Despite fewer reviews, NFL games running longer
NEW YORK (AP) If any fans are planning to serve their Thanksgiving meal after an NFL game, don't bother rushing the turkey to the table - games are stretching out longer.
The NFL always aims for games to last about three hours. Through 11 weeks of this season, the average time of game has been 3 hours, 9 minutes, 26 seconds. In 2014, the average game was 3:05:46 over the same period.
Don't blame that extra 3 minutes, 40 seconds on the weather, more commercials, extended halftimes, more overtime games or even more replay reviews.
The league says reviews have actually gone down, but they are taking longer. That's one reason for the longer games, along with other referee discussions - many not involving replay - and major injuries.
Video reviews this year are down to 266 from 273 a year ago. But more calls have been overturned: 113 this year compared to 97 at this stage last season.
The average length of review has been 41 seconds in 2015. Yet the delays for those reviews can extend another 1 1/2 minutes because many times a television timeout starts during a review.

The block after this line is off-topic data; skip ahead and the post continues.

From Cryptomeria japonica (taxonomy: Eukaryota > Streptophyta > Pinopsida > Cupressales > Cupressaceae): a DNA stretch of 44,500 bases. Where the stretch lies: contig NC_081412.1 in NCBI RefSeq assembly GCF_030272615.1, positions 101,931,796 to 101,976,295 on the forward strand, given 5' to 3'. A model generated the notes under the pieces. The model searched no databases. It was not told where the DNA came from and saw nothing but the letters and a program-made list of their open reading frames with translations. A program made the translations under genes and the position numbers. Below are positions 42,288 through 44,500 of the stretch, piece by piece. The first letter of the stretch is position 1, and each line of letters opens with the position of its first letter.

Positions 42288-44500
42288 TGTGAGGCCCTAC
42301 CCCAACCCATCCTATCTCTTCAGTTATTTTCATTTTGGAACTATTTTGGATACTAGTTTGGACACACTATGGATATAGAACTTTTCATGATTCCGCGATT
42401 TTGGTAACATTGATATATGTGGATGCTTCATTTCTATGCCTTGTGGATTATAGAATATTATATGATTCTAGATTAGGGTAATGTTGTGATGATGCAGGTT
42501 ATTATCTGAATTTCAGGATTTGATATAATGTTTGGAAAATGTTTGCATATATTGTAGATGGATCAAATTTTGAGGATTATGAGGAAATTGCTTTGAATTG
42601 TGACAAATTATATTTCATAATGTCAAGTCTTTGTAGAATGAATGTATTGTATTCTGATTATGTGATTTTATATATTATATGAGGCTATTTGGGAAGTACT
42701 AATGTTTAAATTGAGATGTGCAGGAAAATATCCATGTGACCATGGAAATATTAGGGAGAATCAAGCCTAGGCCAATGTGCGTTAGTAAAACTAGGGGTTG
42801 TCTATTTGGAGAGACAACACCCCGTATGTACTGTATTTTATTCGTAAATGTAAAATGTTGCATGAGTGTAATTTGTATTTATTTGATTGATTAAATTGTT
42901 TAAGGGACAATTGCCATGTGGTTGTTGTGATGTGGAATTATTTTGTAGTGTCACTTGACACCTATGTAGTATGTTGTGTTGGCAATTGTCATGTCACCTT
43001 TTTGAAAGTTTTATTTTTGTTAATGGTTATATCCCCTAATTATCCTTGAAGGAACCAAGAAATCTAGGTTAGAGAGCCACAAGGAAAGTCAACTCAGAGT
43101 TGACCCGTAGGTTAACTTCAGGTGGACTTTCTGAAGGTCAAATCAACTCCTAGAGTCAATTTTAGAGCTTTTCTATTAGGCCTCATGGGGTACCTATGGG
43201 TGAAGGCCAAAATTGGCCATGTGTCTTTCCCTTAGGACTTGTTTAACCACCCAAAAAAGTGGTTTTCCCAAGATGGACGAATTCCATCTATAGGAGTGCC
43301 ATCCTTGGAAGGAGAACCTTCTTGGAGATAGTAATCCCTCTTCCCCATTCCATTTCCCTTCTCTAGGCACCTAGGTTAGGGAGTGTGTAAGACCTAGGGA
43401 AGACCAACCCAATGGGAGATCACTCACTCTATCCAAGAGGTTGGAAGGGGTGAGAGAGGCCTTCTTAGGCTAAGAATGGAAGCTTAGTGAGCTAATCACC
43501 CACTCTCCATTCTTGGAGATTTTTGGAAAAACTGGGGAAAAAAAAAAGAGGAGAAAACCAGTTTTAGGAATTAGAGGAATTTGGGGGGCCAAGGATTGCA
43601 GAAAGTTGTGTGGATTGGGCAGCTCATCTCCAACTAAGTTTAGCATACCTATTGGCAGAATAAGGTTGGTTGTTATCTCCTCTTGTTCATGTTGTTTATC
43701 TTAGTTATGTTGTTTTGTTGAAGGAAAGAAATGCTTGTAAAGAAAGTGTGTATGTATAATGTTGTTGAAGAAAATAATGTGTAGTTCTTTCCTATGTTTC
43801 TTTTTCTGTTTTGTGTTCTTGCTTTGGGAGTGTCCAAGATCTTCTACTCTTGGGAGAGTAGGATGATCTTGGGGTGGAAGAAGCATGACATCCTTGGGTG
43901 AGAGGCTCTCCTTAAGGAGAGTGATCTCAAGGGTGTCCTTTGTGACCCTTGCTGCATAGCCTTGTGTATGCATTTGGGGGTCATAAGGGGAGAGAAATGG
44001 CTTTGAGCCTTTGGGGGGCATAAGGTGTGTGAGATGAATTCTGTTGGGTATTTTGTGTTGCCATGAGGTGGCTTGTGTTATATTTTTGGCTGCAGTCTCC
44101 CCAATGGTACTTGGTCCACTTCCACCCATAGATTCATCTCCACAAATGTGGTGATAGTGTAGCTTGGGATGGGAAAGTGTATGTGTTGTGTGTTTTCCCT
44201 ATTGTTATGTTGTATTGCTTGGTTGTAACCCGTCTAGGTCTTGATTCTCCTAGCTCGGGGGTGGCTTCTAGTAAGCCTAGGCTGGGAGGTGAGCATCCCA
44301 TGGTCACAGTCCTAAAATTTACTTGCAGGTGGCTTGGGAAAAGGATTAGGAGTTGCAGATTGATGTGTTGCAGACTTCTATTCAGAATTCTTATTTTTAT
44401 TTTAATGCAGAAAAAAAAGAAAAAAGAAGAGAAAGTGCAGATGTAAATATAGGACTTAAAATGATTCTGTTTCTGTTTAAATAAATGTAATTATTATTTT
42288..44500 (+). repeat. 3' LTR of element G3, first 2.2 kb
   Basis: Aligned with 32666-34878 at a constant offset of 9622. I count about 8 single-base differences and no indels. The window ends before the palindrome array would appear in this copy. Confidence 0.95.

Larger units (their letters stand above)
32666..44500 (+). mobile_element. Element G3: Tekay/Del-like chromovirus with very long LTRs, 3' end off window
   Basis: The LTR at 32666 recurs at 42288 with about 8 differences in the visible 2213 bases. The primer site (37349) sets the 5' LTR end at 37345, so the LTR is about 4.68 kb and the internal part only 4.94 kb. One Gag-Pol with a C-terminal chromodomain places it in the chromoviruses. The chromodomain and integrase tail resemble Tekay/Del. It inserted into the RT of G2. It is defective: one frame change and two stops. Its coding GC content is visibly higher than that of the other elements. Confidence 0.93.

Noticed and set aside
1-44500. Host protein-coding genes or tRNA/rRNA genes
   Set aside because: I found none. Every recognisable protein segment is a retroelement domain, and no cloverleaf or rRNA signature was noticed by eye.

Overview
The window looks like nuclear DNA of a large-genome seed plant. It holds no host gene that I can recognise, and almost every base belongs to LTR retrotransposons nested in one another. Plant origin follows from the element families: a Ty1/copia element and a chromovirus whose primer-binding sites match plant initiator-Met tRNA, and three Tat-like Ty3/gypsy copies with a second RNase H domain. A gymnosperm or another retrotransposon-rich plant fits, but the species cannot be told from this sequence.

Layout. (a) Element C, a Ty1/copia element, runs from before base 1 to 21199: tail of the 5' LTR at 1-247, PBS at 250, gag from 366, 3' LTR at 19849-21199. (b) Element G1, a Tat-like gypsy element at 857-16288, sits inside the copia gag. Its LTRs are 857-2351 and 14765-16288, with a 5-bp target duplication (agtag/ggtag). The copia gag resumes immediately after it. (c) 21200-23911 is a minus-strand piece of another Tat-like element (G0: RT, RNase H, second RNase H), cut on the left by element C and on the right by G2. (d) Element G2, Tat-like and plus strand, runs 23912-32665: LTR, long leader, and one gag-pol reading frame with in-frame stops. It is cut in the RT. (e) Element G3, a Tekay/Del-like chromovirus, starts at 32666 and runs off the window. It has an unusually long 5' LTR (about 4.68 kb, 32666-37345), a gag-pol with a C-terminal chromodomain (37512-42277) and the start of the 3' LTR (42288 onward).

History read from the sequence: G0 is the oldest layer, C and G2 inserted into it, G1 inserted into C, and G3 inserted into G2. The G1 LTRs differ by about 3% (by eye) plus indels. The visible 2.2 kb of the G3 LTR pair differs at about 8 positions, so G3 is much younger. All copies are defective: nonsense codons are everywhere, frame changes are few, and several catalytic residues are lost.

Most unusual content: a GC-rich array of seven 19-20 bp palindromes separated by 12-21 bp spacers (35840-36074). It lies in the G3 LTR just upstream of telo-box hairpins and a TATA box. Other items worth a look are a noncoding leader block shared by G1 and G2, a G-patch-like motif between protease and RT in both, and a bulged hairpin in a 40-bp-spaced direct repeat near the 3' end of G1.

With 1.66 stoppages for an instant replay review per game, the delay per game works out to about 3:45 in real time. The NFL says 34 of 160 games (21 percent) have had no stoppages for instant replay reviews.
A year ago, the average number of stoppages for a review per game was 1.70 for the entire season, slightly higher than the 11-week pace of 2015. Overall, 40 of 256 games had no stoppages for the 2014 season.
In college, where every play is reviewable, game clocks stop on first downs, and scoring is higher than in the pros, the NCAA says the average length of a game is 3:22. That is the longest since 2005, when it was 3:21.
So far this season, 86.1 percent of FBS games have had a replay review in the video booth. But only 2.1 percent have required an actual stoppage of play. A mere .65 calls have been reversed in 693 games through Tuesday.
Football has not been in the spotlight concerning length of games in recent years the way baseball has. Major League Baseball instituted rules to speed up the game this year.
Baseball video reviews came into existence for widespread challenges in 2014, when the average length of games stretched to 3:02. This season, it was down to 2:56.
The average length of time for video review in baseball in 2015 was 1:51.
AP Baseball Writer Ronald Blum and Football Writer Ralph D. Russo contributed to this story.
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